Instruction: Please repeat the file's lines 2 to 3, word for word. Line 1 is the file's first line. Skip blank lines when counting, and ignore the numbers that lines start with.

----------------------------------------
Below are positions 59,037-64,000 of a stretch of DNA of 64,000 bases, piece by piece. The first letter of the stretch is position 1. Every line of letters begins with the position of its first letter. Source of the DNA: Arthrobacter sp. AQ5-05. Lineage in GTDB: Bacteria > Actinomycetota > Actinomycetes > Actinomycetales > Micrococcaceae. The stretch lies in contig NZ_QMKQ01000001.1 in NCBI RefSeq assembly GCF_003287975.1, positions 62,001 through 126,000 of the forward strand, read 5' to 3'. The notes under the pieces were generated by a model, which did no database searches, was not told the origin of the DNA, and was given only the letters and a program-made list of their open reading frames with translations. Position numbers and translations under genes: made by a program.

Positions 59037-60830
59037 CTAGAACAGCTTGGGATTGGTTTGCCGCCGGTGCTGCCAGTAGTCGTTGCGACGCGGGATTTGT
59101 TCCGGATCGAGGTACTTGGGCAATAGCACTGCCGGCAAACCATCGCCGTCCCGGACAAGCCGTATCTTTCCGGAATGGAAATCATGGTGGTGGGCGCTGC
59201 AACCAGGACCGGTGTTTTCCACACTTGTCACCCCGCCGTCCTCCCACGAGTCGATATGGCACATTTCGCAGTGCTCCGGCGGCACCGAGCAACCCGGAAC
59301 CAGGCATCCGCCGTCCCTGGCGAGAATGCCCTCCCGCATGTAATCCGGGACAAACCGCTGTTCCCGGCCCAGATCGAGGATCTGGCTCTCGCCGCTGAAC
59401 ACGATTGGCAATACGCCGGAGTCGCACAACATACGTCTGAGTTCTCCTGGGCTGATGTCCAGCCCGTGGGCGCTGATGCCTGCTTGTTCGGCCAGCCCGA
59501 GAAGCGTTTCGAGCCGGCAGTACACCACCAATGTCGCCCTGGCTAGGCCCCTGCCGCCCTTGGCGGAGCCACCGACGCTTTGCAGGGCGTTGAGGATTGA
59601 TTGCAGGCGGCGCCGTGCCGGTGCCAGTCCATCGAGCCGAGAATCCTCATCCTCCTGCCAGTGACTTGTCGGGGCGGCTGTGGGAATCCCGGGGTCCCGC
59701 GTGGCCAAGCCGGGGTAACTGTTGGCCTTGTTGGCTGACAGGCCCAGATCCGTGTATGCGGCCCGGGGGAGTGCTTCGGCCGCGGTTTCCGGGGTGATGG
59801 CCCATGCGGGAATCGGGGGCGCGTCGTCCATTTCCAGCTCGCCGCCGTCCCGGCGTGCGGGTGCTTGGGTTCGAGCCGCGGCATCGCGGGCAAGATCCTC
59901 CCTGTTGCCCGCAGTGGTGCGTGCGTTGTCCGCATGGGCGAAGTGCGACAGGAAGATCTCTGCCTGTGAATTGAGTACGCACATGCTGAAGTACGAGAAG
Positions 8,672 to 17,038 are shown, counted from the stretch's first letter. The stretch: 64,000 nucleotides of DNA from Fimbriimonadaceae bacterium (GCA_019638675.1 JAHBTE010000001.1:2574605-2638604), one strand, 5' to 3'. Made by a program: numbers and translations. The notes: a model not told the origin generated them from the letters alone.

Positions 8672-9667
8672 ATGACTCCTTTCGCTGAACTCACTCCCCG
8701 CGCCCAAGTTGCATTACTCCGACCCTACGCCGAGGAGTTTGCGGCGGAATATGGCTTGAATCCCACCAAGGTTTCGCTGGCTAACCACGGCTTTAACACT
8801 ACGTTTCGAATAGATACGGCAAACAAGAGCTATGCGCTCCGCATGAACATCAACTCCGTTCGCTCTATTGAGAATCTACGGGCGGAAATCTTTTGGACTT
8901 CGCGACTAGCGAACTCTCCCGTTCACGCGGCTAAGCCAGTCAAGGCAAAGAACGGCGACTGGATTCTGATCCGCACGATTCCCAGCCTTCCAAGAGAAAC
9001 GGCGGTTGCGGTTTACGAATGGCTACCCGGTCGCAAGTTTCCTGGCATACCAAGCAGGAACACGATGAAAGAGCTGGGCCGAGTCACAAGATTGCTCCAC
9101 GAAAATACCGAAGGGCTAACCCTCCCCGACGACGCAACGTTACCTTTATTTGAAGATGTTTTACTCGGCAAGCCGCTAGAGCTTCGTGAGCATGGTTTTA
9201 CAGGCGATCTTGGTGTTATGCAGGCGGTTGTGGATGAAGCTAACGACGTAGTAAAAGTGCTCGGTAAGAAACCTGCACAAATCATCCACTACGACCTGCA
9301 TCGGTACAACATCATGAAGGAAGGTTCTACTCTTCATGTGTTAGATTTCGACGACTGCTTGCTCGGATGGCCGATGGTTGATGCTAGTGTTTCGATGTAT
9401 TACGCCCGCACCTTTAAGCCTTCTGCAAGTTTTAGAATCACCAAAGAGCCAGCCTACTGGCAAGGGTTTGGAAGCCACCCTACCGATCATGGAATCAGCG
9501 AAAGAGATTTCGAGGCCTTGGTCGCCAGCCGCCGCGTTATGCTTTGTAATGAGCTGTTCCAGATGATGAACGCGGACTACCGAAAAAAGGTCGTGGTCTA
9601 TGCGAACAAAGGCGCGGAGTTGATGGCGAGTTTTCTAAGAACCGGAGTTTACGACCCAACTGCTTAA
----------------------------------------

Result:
Positions 59037-60830
59037 CTAGAACAGCTTGGGATTGGTTTGCCGCCGGTGCTGCCAGTAGTCGTTGCGACGCGGGATTTGT